Beautiful! A few passes and the joints were dead flush and looking gorgeous. I’m hooked!

Did I mention how I love craigslist?

(Originally posted at

-- Patrick, Chicago, IL

13 comments so far

View SteveKorz's profile


2134 posts in 3707 days

#1 posted 08-11-2008 03:20 PM

Wow, that is quite an awesome machine. I ‘spose I’m gonna have to start watching now…

Great deal…

-- As iron sharpens iron, so one man sharpens another. (Proverbs 27:17) †

View Yettiman's profile


163 posts in 3731 days

#2 posted 08-11-2008 03:47 PM

Great looking piece of kit.

Don’t tend to use Craigslst much, can I ask where you found the igoogle widgets.

Havn’t personalised my page much.

Di the sander ‘soften’ the edges much? I have been told that can do this so have been reluctant to try out the one at college for this very reason

-- Keep your tools sharp, your mind sharper and the coffee hot

View teenagewoodworker's profile


2727 posts in 3761 days

#3 posted 08-11-2008 03:56 PM

that is a great find! been looking on craigslist lately too because it has been good to me in the past. just can’t seem to find a band saw. that machine is just great though, you are going to enjoy it alot!

View Patrick Jaromin's profile

Patrick Jaromin

405 posts in 3825 days

#4 posted 08-11-2008 04:52 PM

Thanks all!

Yettiman: If you go to, click on “Add Stuff” and search for “Craigslist” you’ll get a list like:

The one I’ve been using is this one:

I’ve only tried two and they seem “OK” Give ‘em a try!

As for the edges, keeping in mind that so far I’ve only sanded two panels, I’ve seen no evidence of that. The edges appear crisp and clean. I can’t images how it could round the edges unless there was some “play” in the paper or the drums were warped somehow. The drums on the grizzly are aluminum, not rubber and there’s no additional padding between the paper and the drum. In any event, it worked great on the stuff I’ve run through so far.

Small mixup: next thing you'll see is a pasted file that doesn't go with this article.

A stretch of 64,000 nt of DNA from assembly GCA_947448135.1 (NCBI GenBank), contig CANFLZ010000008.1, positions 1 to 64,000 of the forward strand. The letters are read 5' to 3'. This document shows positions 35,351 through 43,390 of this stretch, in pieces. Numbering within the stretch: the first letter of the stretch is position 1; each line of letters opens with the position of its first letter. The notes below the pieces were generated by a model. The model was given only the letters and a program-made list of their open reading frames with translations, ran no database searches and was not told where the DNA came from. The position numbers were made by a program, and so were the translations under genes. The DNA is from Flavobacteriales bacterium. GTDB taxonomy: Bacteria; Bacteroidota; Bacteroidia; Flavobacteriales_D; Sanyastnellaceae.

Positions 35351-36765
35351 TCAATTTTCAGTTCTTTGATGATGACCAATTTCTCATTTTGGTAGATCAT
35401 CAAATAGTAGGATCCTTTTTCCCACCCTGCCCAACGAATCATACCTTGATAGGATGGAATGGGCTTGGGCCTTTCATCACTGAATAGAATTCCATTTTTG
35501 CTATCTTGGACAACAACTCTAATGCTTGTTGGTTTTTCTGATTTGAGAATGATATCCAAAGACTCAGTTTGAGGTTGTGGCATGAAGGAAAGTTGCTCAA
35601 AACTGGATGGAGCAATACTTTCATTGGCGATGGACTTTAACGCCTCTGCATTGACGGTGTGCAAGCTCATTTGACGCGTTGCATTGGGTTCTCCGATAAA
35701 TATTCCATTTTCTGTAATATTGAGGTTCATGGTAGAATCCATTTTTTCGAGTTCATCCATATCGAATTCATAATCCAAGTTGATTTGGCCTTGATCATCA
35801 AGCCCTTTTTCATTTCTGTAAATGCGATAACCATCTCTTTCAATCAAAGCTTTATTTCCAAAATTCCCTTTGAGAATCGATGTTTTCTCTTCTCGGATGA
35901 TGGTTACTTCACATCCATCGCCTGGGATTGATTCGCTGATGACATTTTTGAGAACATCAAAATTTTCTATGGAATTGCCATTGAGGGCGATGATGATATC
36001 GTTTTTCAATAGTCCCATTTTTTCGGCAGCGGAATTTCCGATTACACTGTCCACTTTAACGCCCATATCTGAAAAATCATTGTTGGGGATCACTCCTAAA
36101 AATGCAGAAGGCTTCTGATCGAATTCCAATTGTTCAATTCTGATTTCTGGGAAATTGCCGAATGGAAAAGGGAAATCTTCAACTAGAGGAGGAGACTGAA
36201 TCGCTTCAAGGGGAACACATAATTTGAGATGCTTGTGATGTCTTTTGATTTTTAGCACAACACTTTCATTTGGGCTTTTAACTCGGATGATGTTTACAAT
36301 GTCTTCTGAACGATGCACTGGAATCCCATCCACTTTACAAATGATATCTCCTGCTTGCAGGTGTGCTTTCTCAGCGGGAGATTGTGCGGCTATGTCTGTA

-- Patrick, Chicago, IL

View Bigbuck's profile


1347 posts in 3656 days

#5 posted 08-11-2008 04:56 PM

Nice finds

-- Glenn, New Mexico

View Greg Wurst's profile

Greg Wurst

794 posts in 3825 days

#6 posted 08-11-2008 05:27 PM

Sweet find!

-- You're a unique and special person, just like everyone else.

View Dusty56's profile


11819 posts in 3681 days

#7 posted 08-11-2008 06:26 PM

Is there any apparent “snipe” with this machine ? I have a Delta and a Ryobi Drum sander and I just can’t get away from the snipe issues on either one . I have resorted to sending a sacrificial piece ahead of and behind my projects to avoid this issue. Thanks for posting this and you got it for a great price : )

-- I'm absolutely positive that I couldn't be more uncertain!

View Dusty56's profile


11819 posts in 3681 days

#8 posted 08-11-2008 06:33 PM

I just went to your home site and you have some really awesome projects posted there : )

-- I'm absolutely positive that I couldn't be more uncertain!

View Patrick Jaromin's profile

Patrick Jaromin

405 posts in 3825 days

#9 posted 08-11-2008 06:53 PM

Dusty—Todd warned me of that possibility as well…however so far I haven’t encountered any visible snipe. The guy I bought it from bragged about his setup of this machine…perhaps this was well-earned?

I wanted a drum sander primarily for preparing veneers and inlay pieces, but already I’ve been thinking of more and more ways this machine will come in handy. So I’m certain I’ll have a chance to better put it through its paces over the coming weeks…and I’ll be sure to update.

And thanks for the compliment!

-- Patrick, Chicago, IL

View Todd A. Clippinger's profile

Todd A. Clippinger

8901 posts in 4092 days

#10 posted 08-11-2008 07:18 PM